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‘Laglag-bala’ incidents could be smokescreen to lampas-droga racket in NAIA

Photo by Rappler

Before “laglag-bala”, there was lampas-droga or the smuggling of illegal drugs by outgoing passengers whose contraband slipped past the X-ray screeners of the Office of Transport Security (OTS).

Nationalist People’s Coalition (NPC) Congressman Win Gatchalian finds it strange why airport screeners, who were responsible for the seizure of bullets from several passengers this week, failed to detect the 2.5 kilos of cocaine on the hand-carried luggage of four Filipinas who were arrested in Hong Kong more than  a month ago.

Even stranger was the fact that OTS head Roland Recamono admitted that he was not aware of that four Filipinas carrying 2.5 kilos of cocaine have been arrested in Hong Kong and only learned about it when asked by the media for his reaction.

“This is the height of incompetence, if not stupidity. Here are our OTS screeners having a grand time finding bullets in several luggage and yet, they fail to detect the 2.5 kilos of cocaine that also passed through their X-ray machines,” said Gatchalian.

Gatchalian said he now suspects that the latest airport craze on “laglag-bala” incidents could just be a diversion or smokescreen to the “lampas-droga” incident that led to the arrest of four Filipinas in Hong Kong and who are now possible candidates for execution as what happened to the other Filipino drug mules.

The Department of Foreign Affairs (DFA) has confirmed that there were four Filipinas arrested for the foiled smuggling of 2.5 kilos of cocaine. Sheryl Chua, Marilou Thomas, Remelyn Rogue and a dentist identified as Dr. Ana Loella were arrested when they arrived in Hong Kong via Cebu Pacific flight 5J 142 on Sept. 26.

“It is really surprising how 2.5 kilos of cocaine were able to slip past two X-ray machines manned by airport screeners. Even the drug-sniffing dogs failed to do their jobs to detect illegal drugs,” explained Gatchalian.

Gatchalian warned the Department of Transportation and Communication (DOTC) that the “laglag-bala” modus as well as the “lampas-droga” racket at the NAIA might again catapult NAIA to No. 1 in the world’s worst airports.

Gatchalian expressed this worry as the NAIA has just made it out of the list by travel website The Guide To Sleeping in Airports this year after topping it for three consecutive years from 2011 to 2013 and placing fourth last year.

“The ‘Laglag-Bala’ scheme has damaged NAIA’s reputation so badly; it is very likely that NAIA will slip back to the number one spot of the world’s top 10 worst airports,” said Gatchalian, a senior vice chair of the House Committee on Tourism.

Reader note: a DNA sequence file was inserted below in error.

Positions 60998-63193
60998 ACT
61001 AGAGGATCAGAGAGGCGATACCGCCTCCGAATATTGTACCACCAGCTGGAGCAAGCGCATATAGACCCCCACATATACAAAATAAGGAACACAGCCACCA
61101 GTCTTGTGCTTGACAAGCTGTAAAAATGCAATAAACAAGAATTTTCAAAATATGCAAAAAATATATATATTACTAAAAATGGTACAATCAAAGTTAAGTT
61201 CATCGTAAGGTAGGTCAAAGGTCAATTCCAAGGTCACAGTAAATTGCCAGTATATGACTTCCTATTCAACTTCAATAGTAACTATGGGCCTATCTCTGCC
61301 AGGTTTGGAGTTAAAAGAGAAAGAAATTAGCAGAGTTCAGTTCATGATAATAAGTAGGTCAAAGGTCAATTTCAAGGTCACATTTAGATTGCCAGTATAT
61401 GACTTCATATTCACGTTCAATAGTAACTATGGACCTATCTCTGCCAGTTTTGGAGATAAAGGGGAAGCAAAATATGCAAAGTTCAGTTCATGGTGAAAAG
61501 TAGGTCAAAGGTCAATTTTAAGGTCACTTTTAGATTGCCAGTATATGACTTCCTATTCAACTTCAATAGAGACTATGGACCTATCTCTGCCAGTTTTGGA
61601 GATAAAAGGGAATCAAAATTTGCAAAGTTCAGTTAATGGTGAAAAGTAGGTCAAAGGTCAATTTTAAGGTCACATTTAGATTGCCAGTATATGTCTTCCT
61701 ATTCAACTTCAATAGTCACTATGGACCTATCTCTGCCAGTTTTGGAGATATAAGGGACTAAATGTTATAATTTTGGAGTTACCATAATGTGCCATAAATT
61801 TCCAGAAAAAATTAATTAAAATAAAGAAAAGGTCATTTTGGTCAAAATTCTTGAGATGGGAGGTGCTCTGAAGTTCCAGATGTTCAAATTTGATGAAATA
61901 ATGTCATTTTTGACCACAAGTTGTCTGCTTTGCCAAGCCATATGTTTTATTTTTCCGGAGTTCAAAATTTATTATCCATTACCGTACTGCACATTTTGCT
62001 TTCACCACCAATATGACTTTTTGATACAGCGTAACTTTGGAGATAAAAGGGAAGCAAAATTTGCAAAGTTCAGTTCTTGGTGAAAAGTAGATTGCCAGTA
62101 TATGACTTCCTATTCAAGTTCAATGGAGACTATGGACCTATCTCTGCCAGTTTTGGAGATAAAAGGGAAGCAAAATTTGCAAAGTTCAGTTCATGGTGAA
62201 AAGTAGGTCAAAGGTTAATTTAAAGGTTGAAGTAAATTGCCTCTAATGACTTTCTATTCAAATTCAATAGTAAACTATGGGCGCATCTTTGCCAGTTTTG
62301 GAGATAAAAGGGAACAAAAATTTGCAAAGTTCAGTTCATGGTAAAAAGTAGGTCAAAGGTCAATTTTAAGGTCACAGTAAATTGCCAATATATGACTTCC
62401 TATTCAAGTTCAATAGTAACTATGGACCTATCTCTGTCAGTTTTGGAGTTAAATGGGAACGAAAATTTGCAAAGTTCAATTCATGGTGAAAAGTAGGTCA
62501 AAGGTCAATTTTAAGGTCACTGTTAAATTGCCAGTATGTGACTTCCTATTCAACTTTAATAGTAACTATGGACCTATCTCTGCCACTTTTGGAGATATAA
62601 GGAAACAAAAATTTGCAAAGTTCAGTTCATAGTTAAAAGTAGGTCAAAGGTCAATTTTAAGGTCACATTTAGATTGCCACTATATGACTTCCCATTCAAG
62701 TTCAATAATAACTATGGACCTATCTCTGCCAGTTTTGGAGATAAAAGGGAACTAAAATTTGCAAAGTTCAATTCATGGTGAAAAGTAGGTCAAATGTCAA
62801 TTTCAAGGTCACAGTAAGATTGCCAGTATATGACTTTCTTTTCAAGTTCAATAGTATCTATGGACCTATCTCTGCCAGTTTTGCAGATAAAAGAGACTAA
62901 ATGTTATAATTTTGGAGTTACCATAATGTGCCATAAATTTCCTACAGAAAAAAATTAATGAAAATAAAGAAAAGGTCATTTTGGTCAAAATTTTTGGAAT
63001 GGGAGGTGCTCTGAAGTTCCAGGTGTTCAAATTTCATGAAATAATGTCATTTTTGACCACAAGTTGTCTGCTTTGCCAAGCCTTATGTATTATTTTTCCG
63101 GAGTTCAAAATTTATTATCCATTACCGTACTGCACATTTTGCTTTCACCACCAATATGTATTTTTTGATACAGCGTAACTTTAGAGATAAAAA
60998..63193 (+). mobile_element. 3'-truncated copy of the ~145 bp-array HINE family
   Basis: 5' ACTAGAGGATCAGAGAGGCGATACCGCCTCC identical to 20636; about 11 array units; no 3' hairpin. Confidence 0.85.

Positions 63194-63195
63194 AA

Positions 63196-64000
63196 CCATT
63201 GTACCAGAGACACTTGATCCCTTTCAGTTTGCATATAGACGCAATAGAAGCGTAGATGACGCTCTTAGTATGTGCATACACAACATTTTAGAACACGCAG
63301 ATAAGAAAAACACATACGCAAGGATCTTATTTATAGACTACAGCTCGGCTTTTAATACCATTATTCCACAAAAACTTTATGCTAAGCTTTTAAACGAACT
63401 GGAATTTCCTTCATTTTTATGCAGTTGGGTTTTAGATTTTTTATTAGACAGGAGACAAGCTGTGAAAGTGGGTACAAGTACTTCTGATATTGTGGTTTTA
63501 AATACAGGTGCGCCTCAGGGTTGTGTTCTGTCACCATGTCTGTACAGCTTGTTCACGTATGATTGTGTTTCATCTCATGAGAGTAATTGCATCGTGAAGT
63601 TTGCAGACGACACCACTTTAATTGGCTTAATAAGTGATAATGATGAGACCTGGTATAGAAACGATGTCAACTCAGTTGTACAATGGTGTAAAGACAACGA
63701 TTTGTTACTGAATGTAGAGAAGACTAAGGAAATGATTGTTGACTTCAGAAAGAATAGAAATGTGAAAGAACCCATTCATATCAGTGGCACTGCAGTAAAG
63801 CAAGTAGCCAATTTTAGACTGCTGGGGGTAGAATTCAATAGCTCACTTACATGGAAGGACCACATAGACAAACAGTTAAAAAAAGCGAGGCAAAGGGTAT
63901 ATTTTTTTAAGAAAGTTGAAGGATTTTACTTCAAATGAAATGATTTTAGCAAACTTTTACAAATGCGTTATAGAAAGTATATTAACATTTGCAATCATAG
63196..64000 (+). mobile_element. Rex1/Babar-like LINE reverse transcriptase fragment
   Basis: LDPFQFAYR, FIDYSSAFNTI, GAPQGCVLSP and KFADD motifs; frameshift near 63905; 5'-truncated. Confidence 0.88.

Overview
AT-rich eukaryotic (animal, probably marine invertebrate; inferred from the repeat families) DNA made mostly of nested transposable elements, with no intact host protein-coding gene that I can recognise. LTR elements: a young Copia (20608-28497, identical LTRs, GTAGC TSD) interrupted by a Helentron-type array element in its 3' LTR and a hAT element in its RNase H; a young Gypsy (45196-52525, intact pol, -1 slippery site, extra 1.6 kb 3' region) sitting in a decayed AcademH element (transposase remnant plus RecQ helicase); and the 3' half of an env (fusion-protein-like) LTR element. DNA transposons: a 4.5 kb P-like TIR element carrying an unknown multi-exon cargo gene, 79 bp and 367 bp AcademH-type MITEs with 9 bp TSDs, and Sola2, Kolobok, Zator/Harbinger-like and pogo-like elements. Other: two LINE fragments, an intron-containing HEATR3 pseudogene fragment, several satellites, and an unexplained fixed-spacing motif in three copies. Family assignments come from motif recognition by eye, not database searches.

Gatchalian has filed last September House Bill No. 2419, directing the House Committees on Good Government and on Transportation to investigate, in aid of legislation, the series of “laglag-bala” incidents at the NAIA which victimized Tarlac Rep. Noel Villanueva in 2014.

Gatchalian added that the bullet planting scheme allegedly being operated by employees of the OTS, which is under the DOTC, has worsened the reputation of NAIA among local and foreign travelers, as the airport, still the 8th worst airport in Asia, has yet to improve its current infrastructures.

“The mayhem that is NAIA proves how far our terminals are from being world-class. Now the DOTC not only has to prioritize the improvement of existing airport infrastructures like adding runways. DOTC officials also have to focus on managing the already-damaged reputation of NAIA, and they should do it through a top-to-bottom revamp of the OTS as soon as possible,” he said, reiterating a recommendation he made months ago.

The Valenzuela City lawmaker also thumbed down Abaya’s observation that the “laglag-bala” cases “have been blown out of proportion”, saying the constant preying on passengers by airport personnel to extort money from them has even elicited the attention of international media such as BBCTime, and the International Business Times.

“This madness is getting so out of hand that the situation is now not only an international embarrassment but has evolved into an international disaster that is scaring away not only our overseas Filipino workers but also tourists and possible investors,” said Gatchalian. (R. Burgos and Monica Cantilero)